Genetic disorder or environmental exposure. Phenylketonuria (PKU), a severe metabolic disorder resulting in epilepsy and intellectual disability if not treated, can be viewed as a purely genetic disorder. However, when patients stick to a phenylalanine-reduced diet, the disease barely manifests and can therefore considered as a case of chronic phenylalanine poisoning. How can you solve this issue for an individual and determine if it is a genetic disorder or a poisoning? You can’t! But you can look at a group of people and try to determine what the main difference might be between affected and unaffected individuals. Ideally, you would even look at an entire population. If everybody in this population carried the same genes, you would hardly pinpoint genetic factors as causative. Likewise, if a dietary factor, say phenylalanine, is present everywhere, it cannot be the difference between sick and healthy individuals. This comparison points out a very important point. When we try to quantify the contribution of genes vs. environment, the variation of genes and environment is important. In a situation with little genetic variation, the environment prevails. In contrast, when the environment is identical, the genes are more important. Quantifying this variability is what heritability does: heritability is the variance (statistical measurement for variability) of a phenotype that is due to genetic factors in the population.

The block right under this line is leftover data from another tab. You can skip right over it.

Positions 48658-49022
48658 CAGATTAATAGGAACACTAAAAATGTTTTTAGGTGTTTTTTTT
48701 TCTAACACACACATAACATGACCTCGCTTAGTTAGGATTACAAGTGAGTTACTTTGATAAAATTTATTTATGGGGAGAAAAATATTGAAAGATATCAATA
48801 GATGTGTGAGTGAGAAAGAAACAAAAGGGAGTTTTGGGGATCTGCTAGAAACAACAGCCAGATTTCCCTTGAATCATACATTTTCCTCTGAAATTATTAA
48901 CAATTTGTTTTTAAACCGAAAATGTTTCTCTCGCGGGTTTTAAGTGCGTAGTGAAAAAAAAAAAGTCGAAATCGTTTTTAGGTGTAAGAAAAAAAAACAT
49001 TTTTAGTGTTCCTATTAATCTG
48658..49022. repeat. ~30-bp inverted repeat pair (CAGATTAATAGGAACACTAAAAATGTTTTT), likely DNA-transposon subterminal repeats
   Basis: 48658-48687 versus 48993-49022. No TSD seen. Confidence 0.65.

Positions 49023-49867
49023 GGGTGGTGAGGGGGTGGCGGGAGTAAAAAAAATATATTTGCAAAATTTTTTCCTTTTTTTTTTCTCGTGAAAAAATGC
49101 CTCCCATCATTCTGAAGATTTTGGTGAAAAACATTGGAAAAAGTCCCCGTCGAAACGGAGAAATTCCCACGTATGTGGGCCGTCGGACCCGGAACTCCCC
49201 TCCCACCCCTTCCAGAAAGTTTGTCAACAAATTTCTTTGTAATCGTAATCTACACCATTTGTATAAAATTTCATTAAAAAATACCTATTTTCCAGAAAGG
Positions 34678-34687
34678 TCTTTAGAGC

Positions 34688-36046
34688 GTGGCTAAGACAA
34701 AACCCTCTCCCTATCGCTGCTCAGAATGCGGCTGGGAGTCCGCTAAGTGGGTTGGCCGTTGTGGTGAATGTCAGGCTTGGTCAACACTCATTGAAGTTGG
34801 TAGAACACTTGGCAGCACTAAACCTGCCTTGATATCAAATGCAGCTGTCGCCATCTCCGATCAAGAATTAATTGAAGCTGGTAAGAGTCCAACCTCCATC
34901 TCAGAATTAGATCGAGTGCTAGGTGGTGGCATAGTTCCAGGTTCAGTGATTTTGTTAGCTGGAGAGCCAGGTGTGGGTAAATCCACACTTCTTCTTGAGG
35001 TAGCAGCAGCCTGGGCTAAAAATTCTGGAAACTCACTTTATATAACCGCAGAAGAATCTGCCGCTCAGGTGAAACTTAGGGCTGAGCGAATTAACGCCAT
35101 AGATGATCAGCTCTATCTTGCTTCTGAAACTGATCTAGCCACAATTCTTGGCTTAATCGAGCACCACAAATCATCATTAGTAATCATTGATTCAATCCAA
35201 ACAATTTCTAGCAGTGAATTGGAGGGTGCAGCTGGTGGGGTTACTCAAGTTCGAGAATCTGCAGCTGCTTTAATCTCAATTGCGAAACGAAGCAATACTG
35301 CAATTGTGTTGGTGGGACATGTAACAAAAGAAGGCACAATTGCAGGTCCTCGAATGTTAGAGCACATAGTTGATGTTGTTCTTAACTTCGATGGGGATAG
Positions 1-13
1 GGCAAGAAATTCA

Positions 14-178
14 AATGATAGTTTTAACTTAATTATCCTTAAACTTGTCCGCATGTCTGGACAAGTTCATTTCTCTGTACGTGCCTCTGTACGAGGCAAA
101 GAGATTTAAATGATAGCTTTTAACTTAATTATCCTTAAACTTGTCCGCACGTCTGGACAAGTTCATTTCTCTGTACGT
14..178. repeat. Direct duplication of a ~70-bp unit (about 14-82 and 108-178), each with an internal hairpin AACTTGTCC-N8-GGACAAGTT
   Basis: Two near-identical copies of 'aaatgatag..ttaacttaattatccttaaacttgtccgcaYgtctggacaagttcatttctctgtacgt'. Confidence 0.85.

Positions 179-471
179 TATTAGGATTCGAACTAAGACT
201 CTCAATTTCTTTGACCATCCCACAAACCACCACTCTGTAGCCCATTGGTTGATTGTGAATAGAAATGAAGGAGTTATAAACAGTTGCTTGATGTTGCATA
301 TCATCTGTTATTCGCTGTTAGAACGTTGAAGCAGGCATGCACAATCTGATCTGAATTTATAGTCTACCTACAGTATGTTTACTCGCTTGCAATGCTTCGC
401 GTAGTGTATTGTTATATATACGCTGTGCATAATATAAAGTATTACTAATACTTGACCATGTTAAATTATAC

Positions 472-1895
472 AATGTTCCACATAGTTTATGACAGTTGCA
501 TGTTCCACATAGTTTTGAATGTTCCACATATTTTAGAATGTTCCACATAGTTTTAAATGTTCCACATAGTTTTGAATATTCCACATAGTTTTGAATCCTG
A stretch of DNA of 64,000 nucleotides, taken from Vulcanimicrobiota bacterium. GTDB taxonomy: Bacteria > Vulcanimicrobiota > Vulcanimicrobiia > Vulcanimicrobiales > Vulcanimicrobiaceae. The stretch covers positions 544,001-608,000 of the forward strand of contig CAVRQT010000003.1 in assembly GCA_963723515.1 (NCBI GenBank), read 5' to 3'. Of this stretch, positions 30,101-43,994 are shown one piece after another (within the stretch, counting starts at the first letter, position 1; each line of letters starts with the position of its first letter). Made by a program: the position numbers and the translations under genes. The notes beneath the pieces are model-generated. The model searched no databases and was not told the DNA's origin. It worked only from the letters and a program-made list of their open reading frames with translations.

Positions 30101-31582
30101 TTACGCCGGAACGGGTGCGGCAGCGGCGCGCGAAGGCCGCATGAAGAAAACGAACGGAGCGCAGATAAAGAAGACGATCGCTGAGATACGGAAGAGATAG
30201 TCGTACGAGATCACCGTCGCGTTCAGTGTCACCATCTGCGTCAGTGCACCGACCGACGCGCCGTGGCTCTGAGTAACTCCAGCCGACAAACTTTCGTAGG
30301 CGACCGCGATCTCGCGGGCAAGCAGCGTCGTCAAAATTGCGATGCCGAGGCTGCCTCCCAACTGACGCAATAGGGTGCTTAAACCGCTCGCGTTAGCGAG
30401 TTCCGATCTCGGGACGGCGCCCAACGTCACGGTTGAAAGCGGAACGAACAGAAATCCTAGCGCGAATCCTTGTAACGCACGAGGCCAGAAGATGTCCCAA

Heritability – don’t touch it. Dealing with heritability is dangerous. Heritability is often confused with the direct contribution of genes to a disease, but it is actually a population-measure of variability. Even the website of the first-author of the recent autism paper makes this mistake when suggesting that genes account for 38 percent of autism risk. It is 38% of the variability of the tendency to have autism that is due to genes, not the risk directly. This measure is not very handy, as you can see.